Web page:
How much does it cost to run an electric car?

One of the biggest benefits of running an electric car is the cost of charging compared to the price of petrol and diesel. Some electricity companies now offer EV-specific home electricity tariffs with energy prices around 5p per kWh (average home electricity costs around 14p per kWh). To find out more about charging at home take a look at our guide: How much does it cost to get an EV charger installed at home?, and to work out the cost of a full charge, all you do is multiply the battery size of an EV by the cost of electricity.

BMW i4

energy cost x battery size = charging cost

For example, it costs just £11.20 to fully charge the 80kWh Mercedes EQC with an electricity cost of 14p per kWh. As this luxury SUV has a ‘real world’ range of 230 miles, this equates to a cost per mile of just 4.8p. And not only is the cost of charging so low, but EVs are also cheaper to maintain thanks to the lack of moving parts in their batteries, compared to ICE cars. Plus, you can also make huge savings on the Congestion Charge and Ultra Low Emission Zone (ULEZ) charge if you live in London.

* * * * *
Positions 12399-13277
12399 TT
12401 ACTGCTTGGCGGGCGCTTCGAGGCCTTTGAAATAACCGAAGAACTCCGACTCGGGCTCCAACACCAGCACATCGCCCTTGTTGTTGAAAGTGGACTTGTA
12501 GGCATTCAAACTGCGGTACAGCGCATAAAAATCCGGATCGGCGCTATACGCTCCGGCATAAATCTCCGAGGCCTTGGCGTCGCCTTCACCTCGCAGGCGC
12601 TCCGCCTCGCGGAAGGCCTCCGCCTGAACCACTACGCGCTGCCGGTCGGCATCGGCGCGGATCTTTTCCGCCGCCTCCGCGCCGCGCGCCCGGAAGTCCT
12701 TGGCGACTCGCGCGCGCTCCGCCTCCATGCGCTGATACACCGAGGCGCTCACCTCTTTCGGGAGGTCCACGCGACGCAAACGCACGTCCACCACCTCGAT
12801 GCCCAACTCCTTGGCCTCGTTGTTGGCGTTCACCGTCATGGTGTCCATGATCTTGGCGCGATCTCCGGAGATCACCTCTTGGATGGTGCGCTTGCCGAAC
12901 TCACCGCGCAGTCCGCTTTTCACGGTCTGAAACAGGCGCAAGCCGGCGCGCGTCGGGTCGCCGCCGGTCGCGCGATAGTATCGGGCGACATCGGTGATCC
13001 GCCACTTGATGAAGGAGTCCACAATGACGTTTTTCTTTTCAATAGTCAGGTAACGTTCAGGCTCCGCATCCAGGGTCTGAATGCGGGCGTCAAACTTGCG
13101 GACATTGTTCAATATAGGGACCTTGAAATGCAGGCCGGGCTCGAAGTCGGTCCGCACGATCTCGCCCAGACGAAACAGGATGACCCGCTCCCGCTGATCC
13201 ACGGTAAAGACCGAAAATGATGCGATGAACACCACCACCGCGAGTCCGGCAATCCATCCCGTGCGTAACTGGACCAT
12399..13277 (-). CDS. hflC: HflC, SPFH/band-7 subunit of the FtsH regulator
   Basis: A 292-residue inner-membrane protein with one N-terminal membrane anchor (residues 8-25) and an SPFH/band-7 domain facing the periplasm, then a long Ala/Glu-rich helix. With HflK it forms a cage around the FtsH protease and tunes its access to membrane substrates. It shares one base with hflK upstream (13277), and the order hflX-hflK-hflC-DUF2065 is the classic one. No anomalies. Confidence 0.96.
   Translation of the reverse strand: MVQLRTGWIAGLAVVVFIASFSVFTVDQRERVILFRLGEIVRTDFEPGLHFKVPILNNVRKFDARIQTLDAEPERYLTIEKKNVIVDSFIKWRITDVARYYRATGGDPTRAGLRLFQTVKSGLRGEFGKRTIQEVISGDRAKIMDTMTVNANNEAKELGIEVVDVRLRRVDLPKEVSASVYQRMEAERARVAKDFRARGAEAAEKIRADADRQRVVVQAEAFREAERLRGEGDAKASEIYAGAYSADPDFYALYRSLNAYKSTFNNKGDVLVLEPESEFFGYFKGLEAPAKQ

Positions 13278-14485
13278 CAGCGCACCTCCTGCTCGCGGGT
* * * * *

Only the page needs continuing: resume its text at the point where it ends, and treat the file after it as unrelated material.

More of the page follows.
How long does it take to charge an electric car?

Some electric cars can add hundreds of miles of range to their batteries in less than half an hour, while others take hours to charge up. It all depends on the type of charger you plug in to and the maximum charging speed of your car (or van). There are different levels of charging, including slow, fast and rapid, with the latest EV chargers offering speeds of 250kW and more. If your car is capable of charging at these high speeds you can add around 75 miles of range to your car in as little as five minutes.

Vehicle

Battery size

Real world range

Max charge speed

50kW full charge time

250kW full charge time

Kia e-Niro

62 kWh

230 miles

77 kW

63 mins

44 mins

Volkswagen ID.3

58 kWH

215 miles

128 kW

51 mins

33 mins

Tesla Model 3 Long Range

75 kWh

285 miles

190 kW

69 mins

34 mins

Most home chargers operate at speeds of 7kW. This means you can fully charge the 62kWh This should be more than enough time to restore the battery from zero to full overnight, which you can do by setting a home charger to operate when energy prices can be lower.

Our top EV lease picks

DSDS-3 CrossbackSUV

DS DS-3 Crossback 100kW E-TENSE Bastille 50kWh 5dr Auto

  • £2,430 Initial rental (inc. VAT)
  • 36 Month term
  • 5000 Annual mileage
  • Subject to status and conditions + arrangement fee
£270 Personal contract hire per month (inc. VAT)
  • £2,025 Initial rental (ex. VAT)
  • 36 Month term
  • 5000 Annual mileage